hayáaas, kʰə́əəltəs, íiinatay, & Webster on a bridge: Of new languages there are many
This article from 1906 makes some solid points about Chinook Jargon’s status as (a fashionable idea then) an international language….
…and also about its being as fully expressive as any other language!
Let’s get right to the good reading:
Of New Languages There Are Many
Professor S. H. Frazier, of Stanford University, California, has completed a new universal language, which he claims is complete in every respect except that it has no “swear words,” the nearest approach to profanity being the mild, not to say maukish [sic], “Dear Me!” He claims that the finest shade of thought can be expressed by his vocabulary, which has taken several years to complete. If that be so, must [sic] have adopted the same method of the Chinook jargon, which adopts a word to express many shades of meaning simply by the inflexion given to it. For instance hyas, in moderate tones, means large, but with the accent prolonged on tbe last syllable expresses size or grandeur in the superlative degree. Cultis, primarily means bad; but a strong accentuation in the first syllalbe [sic], or when using hyas as an adjective [sic] means anything in the highest degree of infamy. Enati, smoothly uttered, means over the way, but with a prolongation of the first syllable, E, means far away on the other side. Potelum means simply drunk, but prefix it it [sic] with quanisum or hgu [sic, for hyu], and it means a chronic or habitual drunkard, a veritable “frightful example,” which is so persistently used in temperance reform work.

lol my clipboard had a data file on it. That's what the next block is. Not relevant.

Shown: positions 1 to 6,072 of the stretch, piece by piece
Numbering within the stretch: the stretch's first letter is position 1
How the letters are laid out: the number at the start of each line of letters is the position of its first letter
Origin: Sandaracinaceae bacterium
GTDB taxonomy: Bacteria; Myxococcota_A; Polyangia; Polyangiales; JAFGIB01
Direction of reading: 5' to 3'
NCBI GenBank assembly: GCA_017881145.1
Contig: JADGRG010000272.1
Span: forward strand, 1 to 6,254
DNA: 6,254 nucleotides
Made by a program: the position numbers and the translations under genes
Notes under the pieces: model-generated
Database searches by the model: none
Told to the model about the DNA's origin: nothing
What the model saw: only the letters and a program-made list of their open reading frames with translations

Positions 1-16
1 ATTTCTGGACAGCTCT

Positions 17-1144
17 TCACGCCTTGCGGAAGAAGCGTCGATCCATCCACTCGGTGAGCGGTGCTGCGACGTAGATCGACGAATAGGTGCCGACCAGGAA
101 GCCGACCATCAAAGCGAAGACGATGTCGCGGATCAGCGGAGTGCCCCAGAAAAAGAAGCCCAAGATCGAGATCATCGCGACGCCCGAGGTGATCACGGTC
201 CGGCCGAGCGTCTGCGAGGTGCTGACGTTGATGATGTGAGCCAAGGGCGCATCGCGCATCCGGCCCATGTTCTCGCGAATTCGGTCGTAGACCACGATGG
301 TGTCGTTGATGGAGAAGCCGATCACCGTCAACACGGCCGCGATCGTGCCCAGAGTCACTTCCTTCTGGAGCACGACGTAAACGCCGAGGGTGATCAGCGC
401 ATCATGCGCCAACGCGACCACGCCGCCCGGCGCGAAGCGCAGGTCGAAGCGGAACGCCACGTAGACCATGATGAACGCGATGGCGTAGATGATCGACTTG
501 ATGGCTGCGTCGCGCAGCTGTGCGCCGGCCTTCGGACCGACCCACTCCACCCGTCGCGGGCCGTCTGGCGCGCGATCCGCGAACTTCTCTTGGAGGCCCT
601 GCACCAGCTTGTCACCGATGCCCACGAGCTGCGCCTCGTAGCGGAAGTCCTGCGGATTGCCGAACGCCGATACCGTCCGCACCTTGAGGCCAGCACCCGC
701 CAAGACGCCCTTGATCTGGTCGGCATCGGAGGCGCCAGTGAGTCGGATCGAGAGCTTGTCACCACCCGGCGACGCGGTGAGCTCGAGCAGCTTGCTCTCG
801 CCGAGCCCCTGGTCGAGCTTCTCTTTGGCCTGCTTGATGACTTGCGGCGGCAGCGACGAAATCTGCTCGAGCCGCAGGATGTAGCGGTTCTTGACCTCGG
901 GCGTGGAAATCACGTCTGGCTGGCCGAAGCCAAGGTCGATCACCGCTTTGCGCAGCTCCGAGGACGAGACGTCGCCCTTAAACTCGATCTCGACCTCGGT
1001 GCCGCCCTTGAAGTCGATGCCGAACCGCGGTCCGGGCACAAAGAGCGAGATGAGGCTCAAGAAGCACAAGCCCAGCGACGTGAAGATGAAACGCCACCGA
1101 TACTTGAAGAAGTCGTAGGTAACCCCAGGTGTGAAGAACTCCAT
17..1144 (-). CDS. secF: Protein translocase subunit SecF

It will not be long, however, before Prof. Frazier’s language will expand to meet all requirements, if it is generally adopted. The ordinary individual will not be content with “Dear Me!” to express earnest feeling such as when the hammer takes off a finger-nail, or raises blood-blister [sic] on the thumb. New terms will arise with the spontensity [sic] of inspiration. It may excel Volapuk or Esperanto as claimed by its author, but it is safe to claim it will never equal the Chinook, by making the same word express many shades of meaning, by inflective clucking of the tongue, shrugs of the shoulders, motions of the bands, or contortions of the countenance. In fact the perfect linguist of the Chinook, talks with his tongue, his eyes, his face, his shoulders, his hands, his feet (at times) and his whole body (at others) and the vocabulary may therefore be said, to equal Webster on a bridge [19th-century joke about ‘unabridged’], with his 140,000 words.
— from the Olympia (WA) Washington Standard of November 9, 1906, page 3, column 4
What do you think?